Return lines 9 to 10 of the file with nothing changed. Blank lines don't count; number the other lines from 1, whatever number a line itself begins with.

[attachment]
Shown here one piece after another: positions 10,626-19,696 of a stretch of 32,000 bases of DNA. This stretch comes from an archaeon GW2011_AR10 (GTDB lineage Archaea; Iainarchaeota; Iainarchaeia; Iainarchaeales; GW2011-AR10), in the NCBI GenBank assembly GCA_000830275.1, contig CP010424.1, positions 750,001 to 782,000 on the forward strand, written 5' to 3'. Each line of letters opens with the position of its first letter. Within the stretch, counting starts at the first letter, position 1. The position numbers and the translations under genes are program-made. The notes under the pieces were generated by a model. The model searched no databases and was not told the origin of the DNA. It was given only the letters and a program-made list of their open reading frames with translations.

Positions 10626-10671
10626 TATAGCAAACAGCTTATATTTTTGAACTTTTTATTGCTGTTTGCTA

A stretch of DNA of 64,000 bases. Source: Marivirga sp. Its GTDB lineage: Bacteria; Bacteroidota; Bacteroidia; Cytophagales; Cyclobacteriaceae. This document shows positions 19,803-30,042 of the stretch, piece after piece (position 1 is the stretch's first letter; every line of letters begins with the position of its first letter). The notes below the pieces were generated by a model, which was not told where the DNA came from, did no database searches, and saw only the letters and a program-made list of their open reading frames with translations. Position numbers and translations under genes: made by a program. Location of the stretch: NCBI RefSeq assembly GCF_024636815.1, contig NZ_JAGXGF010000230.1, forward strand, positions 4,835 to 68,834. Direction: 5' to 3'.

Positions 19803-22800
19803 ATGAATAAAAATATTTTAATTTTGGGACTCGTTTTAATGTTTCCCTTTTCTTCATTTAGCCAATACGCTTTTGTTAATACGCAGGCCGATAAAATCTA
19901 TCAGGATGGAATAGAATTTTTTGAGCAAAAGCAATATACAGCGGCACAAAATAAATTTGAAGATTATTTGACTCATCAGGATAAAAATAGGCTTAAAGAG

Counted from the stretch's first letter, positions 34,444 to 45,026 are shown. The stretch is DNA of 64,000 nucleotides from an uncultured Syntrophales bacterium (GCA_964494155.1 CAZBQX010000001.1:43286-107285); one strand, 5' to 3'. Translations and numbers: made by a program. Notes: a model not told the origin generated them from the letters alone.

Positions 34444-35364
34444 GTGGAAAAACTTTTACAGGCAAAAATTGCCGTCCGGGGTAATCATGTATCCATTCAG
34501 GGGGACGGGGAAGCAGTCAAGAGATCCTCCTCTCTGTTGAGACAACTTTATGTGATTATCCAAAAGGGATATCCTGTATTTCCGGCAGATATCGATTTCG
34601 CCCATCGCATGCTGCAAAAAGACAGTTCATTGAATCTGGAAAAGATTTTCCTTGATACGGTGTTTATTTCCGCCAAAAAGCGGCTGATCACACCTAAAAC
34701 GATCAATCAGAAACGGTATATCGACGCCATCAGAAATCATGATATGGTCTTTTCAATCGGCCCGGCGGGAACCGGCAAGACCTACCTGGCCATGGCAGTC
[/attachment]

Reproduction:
Positions 34444-35364
34444 GTGGAAAAACTTTTACAGGCAAAAATTGCCGTCCGGGGTAATCATGTATCCATTCAG